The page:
Tuesday, May 06, 2014

The Sentinel Pattern

I was watching a presentation yesterday on InfoQ called Real World Akka Recipes and the presenter discussed a concept that he called a sentinel. In short, it is a process, in this case an Akka actor, that would periodically check the state of the world to see what it should look like and what it does look like. If there is a difference, then perform an appropriate action.

This got me thinking. This looks to be a good pattern for distributed systems where we have inputs and outputs. See, the issue with such systems is that they have a degree of unreliability in them. Packets can be dropped. Services can go down. A variety of different failures can occur. While there are some possible solutions, they can be unreliable and/or have a negative effect on performance. For example, we could try to use acks to know if a message was delivered. However, the ack could be lost. Then, do we really know if the message was or wasn't received?

So, how would this work? Well, since I typically work on ingesting data, let's look at that scenario. So, using Kafka, we have producers and consumers that write to/read from a broker. Consumers are pretty good about reliability since they leverage Zookeeper to know what messages have and have not been consumed. However, producers don't have that ability. Even then, there's always a chance of failure that may not report which messages were processed. So, if we use a sentinel, we can have a process that periodically checks to see what messages have been sent and which have been processed. If there is a difference, then the sentinel can make the producer re-send the messages.

Now, this is one scenario. Other scenarios could be more complex, such as replaying transactions. Or, perhaps the sentinel can't actually fix anything. In this case, the sentinel could instead report that an error has occurred. For example, it could be a transactional system where a record could be modified multiple times. A transaction request could have failed to be executed, but replaying it could have unintended consequences because it's dependent on the state of the data at a specific point in time. In this case, an error would be reported once the sentinel runs and detects that the expected state of the system does not match the current state of the system.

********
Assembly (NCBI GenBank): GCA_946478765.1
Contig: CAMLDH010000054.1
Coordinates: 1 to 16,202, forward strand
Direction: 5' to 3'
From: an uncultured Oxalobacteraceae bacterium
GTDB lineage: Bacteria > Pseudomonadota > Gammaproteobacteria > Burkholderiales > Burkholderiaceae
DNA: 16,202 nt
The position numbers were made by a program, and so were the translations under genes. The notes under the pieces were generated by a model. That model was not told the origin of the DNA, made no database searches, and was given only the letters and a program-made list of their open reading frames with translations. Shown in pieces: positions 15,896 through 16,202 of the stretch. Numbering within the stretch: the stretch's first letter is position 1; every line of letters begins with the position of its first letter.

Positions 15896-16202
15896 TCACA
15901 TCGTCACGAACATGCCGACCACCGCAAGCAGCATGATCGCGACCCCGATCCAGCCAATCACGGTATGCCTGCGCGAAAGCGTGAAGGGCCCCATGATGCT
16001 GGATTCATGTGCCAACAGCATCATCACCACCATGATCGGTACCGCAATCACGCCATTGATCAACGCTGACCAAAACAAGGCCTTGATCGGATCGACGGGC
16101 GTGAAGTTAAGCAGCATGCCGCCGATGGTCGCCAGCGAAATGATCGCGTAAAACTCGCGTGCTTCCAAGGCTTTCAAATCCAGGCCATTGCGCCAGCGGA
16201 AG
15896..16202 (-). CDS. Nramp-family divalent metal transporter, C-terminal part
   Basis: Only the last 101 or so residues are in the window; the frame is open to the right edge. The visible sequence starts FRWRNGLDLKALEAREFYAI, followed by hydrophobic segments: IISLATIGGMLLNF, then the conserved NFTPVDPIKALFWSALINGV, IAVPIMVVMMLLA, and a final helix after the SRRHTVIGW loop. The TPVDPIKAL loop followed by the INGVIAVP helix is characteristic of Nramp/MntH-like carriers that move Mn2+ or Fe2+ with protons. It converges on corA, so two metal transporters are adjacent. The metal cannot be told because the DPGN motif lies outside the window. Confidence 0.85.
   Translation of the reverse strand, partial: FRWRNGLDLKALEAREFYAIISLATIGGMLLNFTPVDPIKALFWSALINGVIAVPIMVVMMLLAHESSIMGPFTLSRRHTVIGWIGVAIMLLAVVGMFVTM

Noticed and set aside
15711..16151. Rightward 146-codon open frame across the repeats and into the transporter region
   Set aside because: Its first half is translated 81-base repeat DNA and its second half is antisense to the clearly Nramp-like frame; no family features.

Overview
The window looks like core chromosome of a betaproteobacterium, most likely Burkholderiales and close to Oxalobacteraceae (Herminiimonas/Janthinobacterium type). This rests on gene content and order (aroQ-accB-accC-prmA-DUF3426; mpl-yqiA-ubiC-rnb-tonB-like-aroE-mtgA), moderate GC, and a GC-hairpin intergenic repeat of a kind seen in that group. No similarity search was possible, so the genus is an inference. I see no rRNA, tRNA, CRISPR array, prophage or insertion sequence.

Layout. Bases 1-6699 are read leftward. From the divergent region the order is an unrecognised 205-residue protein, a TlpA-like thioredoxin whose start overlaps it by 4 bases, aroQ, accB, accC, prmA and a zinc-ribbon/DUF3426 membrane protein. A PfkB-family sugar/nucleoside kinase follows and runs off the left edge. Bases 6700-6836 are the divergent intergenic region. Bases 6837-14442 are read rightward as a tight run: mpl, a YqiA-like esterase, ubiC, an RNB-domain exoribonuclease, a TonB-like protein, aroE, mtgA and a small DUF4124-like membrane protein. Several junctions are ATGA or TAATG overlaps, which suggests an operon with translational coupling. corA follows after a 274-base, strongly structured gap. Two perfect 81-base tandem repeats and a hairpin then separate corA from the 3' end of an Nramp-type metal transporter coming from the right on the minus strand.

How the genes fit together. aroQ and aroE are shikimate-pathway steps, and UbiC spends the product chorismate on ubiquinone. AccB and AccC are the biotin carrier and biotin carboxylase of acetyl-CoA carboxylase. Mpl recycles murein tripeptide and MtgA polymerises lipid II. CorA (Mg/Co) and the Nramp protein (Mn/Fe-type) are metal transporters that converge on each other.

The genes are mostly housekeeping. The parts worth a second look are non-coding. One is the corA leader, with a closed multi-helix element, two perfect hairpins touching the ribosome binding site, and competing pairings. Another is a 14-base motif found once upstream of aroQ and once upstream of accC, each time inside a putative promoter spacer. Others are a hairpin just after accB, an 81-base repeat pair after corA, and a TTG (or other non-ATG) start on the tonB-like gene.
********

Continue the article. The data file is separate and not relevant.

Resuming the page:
For this to work, the sentinel needs support from other parts of the system. The "producers" will need to keep track of what it expects the state of the system should be or at least a set of transactions that should have occurred. The actual state of the system needs to be able to be queried periodically. Both sides need to be accessible to a process that may be external to the core of the system. I state "may be" because the sentinel could be a process that lives on a separate node or a thread within a piece of software.

To conclude, I find this to be a very interesting concept. While I haven't used it myself yet, it's something that I hope to leverage at some point in time on systems that I work on. To have a clear picture of what went wrong with the potential to recover or at least get a better idea of what went wrong. I don't know for certain how I would implement it in the systems that I work on, but I will keep it in mind as we move forward. Even if I don't get a chance to use it myself, hopefully someone else finds this useful.